In yesterday’s post, I expressed my dismay over the lack of advertising and marketing interest in online communities. I think it’s a big mistake and concluded that the main reason for this lack of participation must be time. They simply don’t have the time to invest in these communities to reap the benefits.
Yes, I know…it likely has everything to do with scale. Been there, heard that. Over it.

Peter Kim wrote an excellent post about social media marketing’s scalability problem back in August. And it is certainly an issue. I will acknowledge that.

But I’m also reading in countless blogs about how companies are now aware that it’s time to shift strategies, embrace social media and “join the conversation.” That conversation does exist beyond Facebook and twitter, and even a corporate blog, though some haven’t embraced those yet either.

Bryan Person listed what he calls some obvious reasons why marketers aren’t jumping into some of the conversations taking place in online communities, such as the one about Lasik eye surgery, that I mentioned in yesterday’s post. Here they are:

  1. They (or their PR reps) aren’t doing a good job of monitoring the social web, and they haven’t seen this conversation.
  2. They *are* monitoring, see the mentions, and it just takes time to respond.
  3. They *are* monitoring, see the mentions, and don’t know exactly how to respond.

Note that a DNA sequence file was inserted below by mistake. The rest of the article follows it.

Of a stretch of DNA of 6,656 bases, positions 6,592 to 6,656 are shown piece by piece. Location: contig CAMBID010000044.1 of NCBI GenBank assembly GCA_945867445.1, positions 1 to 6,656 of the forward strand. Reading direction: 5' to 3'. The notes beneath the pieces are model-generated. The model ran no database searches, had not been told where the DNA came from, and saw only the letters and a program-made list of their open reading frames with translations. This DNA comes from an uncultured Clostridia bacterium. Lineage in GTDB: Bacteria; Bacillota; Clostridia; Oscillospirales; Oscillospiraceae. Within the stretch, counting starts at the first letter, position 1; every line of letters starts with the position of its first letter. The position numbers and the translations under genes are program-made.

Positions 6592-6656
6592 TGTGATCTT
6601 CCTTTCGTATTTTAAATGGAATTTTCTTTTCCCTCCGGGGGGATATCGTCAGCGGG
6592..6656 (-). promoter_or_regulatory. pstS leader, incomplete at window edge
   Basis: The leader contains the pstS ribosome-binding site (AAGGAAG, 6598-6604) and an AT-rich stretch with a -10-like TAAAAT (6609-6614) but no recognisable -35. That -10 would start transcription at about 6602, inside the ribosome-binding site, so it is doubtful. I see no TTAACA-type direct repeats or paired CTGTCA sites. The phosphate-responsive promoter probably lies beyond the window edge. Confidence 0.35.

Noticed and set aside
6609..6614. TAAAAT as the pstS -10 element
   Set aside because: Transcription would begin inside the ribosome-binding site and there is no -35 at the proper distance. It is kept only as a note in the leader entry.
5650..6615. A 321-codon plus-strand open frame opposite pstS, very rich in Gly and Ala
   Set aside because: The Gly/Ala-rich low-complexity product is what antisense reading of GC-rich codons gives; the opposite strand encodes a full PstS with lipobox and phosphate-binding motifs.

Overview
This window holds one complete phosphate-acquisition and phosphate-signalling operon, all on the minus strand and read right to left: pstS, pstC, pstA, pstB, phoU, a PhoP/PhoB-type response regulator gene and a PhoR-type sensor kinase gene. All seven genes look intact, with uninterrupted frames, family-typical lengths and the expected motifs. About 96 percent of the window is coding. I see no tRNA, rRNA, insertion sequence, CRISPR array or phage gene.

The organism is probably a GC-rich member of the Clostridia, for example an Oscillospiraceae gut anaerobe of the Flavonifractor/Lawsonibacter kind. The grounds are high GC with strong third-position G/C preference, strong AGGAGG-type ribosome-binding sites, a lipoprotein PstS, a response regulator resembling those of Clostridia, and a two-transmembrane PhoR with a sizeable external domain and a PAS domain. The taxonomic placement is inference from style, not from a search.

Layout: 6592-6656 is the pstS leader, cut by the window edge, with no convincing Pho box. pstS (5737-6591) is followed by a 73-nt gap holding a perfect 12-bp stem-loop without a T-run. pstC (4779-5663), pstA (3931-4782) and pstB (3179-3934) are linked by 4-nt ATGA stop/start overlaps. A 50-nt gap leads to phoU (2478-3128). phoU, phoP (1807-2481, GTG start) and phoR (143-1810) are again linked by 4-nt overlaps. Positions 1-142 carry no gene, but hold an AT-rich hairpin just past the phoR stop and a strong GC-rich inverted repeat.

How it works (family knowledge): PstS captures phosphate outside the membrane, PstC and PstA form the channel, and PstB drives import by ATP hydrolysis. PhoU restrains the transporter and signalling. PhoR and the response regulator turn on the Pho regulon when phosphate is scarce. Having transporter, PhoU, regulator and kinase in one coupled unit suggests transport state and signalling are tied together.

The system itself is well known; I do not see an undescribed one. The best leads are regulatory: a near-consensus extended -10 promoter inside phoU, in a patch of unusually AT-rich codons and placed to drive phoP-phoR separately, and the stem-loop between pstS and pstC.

4. They *are* monitoring and see the mentions, but the high volume makes it impossible or unrealistic to jump into all conversations (for many brands, this is certainly the case.)
  5. They *are* monitoring, following the conversations, and simply choose not to respond.

I bet Bryan’s right, and all five of those instances certainly occur. Richard Millington agrees with Bryan. He chimed in with this:

I would add that too many companies focus on the macro sales rather than the micro sales. They don’t realize that the macro attempts nearly always push people away, whilst the micro always draws people closer to the company.

BINGO! Someone hand Richard the door prize! Micro sales. That’s it!

Now, if you’re a marketer, please tell me why the time investment isn’t worth it. And how do we make this paradigm shift from macro sales to micro sales?

It has to happen. And like I said yesterday, I’m going to help lead the charge.

I still don’t know how, but as long as we keep talking about it, we’ll figure it out.

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